Lippincott NursingCenter Pocket Card - February 2023

Fundoscopic Exam


The Fundoscopic Exam

A fundoscopic exam, also known as ophthalmoscopic or retinal examination, is a test used to screen for eye disorders, injuries, and diseases. It can be one of the more challenging procedures performed during both routine physical examinations and emergency care evaluations.

Anatomy Review

The retina is the layer of cells lining the back wall inside the eye (fundus) that senses light and sends signals to the brain (American Academy of Ophthalmology, n.d.). The retina is the only part of the central nervous system that can be viewed from outside of the body and the fundus is the singular part of the body where vessels can be directly visualized (Stanford Medicine, n.d.). Health care providers use fundoscopy to screen for eye conditions such as (Healthline, 2016):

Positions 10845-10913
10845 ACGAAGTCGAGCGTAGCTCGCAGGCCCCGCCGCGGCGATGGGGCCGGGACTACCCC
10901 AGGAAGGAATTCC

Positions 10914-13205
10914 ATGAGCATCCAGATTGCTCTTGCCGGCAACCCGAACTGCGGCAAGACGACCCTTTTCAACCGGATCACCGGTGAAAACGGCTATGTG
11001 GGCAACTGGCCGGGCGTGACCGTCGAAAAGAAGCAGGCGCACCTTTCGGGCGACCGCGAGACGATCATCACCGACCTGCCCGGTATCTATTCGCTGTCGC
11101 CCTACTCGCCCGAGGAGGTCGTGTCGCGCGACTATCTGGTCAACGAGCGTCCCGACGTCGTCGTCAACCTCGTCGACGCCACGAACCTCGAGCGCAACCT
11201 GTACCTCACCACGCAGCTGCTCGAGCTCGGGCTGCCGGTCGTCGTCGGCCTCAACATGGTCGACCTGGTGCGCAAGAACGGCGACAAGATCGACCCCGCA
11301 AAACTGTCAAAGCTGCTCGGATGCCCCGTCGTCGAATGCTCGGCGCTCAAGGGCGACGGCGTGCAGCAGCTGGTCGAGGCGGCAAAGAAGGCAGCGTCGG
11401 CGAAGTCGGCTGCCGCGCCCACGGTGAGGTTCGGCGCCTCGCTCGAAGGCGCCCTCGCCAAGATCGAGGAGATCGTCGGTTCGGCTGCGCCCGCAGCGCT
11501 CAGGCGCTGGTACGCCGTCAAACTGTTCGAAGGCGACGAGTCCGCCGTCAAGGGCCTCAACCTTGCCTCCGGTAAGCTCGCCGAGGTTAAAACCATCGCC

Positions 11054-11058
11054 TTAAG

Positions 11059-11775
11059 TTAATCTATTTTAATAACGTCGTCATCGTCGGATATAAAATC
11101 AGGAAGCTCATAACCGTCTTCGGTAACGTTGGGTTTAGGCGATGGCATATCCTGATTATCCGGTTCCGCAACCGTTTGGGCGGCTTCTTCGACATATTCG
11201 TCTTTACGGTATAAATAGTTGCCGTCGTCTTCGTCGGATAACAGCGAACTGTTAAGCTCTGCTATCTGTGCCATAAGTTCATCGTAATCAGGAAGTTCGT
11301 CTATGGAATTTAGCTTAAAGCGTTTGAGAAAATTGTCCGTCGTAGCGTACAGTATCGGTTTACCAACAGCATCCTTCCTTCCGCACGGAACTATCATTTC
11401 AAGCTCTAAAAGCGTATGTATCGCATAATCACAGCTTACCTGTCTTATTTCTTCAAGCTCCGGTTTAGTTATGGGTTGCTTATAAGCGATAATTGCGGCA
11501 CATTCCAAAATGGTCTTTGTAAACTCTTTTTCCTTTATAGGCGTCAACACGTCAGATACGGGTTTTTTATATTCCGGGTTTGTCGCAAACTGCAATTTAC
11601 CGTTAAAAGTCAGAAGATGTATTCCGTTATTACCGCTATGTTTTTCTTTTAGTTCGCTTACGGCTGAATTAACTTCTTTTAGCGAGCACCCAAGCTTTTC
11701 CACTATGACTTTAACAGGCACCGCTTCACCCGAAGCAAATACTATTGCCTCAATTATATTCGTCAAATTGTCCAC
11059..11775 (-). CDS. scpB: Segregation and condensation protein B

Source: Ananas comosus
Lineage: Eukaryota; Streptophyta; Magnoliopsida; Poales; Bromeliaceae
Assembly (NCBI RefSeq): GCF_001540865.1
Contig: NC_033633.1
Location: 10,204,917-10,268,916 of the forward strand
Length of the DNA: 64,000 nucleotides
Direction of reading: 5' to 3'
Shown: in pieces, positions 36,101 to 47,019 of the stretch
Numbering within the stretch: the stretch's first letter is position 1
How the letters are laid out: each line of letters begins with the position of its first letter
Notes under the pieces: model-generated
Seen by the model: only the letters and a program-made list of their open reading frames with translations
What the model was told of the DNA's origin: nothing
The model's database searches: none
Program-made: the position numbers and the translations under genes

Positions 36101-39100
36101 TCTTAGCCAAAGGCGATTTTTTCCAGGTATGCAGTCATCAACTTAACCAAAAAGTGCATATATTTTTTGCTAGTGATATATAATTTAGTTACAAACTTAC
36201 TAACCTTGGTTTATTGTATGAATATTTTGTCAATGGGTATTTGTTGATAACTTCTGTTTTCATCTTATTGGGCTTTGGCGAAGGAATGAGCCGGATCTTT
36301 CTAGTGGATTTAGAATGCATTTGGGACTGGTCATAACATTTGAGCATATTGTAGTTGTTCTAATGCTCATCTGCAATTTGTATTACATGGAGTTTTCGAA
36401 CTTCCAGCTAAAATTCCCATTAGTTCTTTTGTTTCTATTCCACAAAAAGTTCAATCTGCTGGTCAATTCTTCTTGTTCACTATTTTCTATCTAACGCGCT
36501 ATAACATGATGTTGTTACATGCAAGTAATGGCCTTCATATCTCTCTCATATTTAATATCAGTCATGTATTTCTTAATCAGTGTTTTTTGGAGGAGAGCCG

• Damage to the optic nerve
  • Retinal tear or detachment
  • Glaucoma
  • Macular degeneration
  • Cytomegalovirus (CMV) retinitis (infection of the retina)
  • Ocular melanoma or melanoma that spreads to the eye
  • Hypertension
  • Diabetes


Equipment Review

To perform fundoscopy, you’ll need an ophthalmoscope. Direct ophthalmoscopes are small, hand-held instruments equipped with a concave mirror, light source, eye piece, and handle. The light reflects off the retina and back through a hole in the opthalmoscope, providing the clinician with a magnified image of the anatomy at the back of the eye. Indirect ophthalmoscopes include monocular and binocular scopes. These are more sophisticated instruments typically used by ophthalmic specialists. Direct ophthalmoscopes include the following parts.